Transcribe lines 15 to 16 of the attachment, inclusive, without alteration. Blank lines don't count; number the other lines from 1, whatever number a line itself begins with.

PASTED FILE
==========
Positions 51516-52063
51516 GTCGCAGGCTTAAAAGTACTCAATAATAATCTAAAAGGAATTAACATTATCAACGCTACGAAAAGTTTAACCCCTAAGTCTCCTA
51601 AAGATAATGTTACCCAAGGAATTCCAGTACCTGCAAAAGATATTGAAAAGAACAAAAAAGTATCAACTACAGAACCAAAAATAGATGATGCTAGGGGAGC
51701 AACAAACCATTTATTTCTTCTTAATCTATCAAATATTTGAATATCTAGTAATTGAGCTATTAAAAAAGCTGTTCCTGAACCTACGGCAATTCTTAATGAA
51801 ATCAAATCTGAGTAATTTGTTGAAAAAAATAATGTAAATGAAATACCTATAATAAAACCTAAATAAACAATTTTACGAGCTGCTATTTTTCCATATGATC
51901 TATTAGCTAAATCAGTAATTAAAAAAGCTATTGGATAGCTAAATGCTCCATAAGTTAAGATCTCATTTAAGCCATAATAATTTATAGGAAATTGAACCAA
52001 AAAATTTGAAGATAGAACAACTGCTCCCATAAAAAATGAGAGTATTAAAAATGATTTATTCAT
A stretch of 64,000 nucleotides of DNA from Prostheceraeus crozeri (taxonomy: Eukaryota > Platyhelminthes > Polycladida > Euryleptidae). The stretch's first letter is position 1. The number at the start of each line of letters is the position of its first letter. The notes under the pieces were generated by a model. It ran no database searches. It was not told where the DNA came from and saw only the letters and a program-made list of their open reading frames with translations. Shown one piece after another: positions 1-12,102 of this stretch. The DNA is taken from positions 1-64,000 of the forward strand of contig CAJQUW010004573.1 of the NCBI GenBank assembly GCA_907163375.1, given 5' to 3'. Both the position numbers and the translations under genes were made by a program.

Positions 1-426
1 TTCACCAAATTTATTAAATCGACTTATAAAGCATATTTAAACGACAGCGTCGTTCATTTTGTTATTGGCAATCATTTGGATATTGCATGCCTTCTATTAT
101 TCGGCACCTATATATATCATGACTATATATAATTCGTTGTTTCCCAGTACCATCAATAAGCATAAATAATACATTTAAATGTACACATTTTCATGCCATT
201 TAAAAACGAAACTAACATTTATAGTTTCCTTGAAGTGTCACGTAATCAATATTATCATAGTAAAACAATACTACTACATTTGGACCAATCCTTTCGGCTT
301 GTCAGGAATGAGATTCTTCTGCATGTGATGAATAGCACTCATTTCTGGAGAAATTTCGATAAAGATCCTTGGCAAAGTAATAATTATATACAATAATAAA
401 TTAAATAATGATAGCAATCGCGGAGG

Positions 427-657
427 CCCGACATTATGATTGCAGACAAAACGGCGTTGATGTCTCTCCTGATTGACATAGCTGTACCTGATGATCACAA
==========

Positions 427-657
427 CCCGACATTATGATTGCAGACAAAACGGCGTTGATGTCTCTCCTGATTGACATAGCTGTACCTGATGATCACAA